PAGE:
Cover image for A non-random walk down Wall Street
Title:
A non-random walk down Wall Street
Author:
Lo, Andrew W. (Andrew Wen-Chuan)
Publication Information:
Princeton, N.J. : Princeton University Press, [1999]

©1999
Physical Description:
xxiii, 424 pages : illustrations ; 25 cm
Language:
English
ISBN:
9780691057743
Format :
Book

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Central Library HG4915 .L6 1999 Adult Non-Fiction Non-Fiction Area
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Summary

Summary


For over half a century, financial experts have regarded the movements of markets as a random walk--unpredictable meanderings akin to a drunkard's unsteady gait--and this hypothesis has become a cornerstone of modern financial economics and many investment strategies. Here Andrew W. Lo and A. Craig MacKinlay put the Random Walk Hypothesis to the test. In this volume, which elegantly integrates their most important articles, Lo and MacKinlay find that markets are not completely random after all, and that predictable components do exist in recent stock and bond returns. Their book provides a state-of-the-art account of the techniques for detecting predictabilities and evaluating their statistical and economic significance, and offers a tantalizing glimpse into the financial technologies of the future.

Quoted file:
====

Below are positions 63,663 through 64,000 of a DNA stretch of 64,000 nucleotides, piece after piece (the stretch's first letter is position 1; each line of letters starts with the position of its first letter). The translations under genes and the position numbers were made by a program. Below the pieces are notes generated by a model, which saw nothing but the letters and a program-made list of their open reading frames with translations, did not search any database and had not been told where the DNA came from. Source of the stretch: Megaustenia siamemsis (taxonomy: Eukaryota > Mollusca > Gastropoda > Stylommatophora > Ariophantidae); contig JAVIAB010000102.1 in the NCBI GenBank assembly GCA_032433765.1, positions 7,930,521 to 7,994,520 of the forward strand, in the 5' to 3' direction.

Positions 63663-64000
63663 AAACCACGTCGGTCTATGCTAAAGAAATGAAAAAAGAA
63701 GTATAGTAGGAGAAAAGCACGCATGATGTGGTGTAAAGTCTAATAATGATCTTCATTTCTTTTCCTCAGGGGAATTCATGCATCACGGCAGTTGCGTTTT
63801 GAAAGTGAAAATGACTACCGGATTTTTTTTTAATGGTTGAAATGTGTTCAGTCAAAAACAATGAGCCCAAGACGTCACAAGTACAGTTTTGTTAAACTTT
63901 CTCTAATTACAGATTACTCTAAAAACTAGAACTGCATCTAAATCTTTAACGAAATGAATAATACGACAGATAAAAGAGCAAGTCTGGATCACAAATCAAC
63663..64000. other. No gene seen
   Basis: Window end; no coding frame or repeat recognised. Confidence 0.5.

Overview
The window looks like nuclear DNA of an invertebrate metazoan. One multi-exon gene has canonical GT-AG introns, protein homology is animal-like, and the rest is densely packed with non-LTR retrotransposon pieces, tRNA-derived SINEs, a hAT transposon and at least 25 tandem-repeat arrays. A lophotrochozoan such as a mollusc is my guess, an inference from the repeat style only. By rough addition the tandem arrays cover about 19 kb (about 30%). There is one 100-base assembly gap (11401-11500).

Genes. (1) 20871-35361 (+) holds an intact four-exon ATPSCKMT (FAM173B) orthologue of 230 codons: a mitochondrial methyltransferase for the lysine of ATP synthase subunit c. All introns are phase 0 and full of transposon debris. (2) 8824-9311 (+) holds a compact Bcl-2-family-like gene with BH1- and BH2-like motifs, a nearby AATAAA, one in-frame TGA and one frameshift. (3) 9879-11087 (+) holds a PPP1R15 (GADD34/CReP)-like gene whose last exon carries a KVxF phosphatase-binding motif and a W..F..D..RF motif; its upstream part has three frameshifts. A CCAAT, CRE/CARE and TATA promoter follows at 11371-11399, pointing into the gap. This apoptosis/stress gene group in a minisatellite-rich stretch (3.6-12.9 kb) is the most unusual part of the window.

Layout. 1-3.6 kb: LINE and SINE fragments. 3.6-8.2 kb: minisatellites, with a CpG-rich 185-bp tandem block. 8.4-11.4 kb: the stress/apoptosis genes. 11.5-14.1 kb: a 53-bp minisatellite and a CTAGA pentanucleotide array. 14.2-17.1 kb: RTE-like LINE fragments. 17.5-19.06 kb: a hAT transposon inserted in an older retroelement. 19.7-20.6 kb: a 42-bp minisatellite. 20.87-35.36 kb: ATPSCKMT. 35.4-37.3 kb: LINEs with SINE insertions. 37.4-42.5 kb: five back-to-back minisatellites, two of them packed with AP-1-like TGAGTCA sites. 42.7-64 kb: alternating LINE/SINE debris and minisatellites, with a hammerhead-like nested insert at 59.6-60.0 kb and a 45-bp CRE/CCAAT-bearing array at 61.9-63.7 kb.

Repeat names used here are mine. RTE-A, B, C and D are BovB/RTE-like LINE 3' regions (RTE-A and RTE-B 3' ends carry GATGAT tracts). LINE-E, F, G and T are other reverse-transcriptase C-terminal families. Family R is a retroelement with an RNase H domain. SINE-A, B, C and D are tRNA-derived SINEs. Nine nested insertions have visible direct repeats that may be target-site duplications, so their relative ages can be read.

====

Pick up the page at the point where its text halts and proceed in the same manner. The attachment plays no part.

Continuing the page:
The articles track the exciting course of Lo and MacKinlay's research on the predictability of stock prices from their early work on rejecting random walks in short-horizon returns to their analysis of long-term memory in stock market prices. A particular highlight is their now-famous inquiry into the pitfalls of "data-snooping biases" that have arisen from the widespread use of the same historical databases for discovering anomalies and developing seemingly profitable investment strategies. This book invites scholars to reconsider the Random Walk Hypothesis, and, by carefully documenting the presence of predictable components in the stock market, also directs investment professionals toward superior long-term investment returns through disciplined active investment management.



Author Notes

Andrew W. Lo is the Harris & Harris Group Professor of Finance at the Sloan School of Management, Massachusetts Institute of Technology
A. Craig MacKinlay is Joseph P. Wargrove Professor of Finance at the Wharton School, University of Pennsylvania


Reviews 1

Choice Review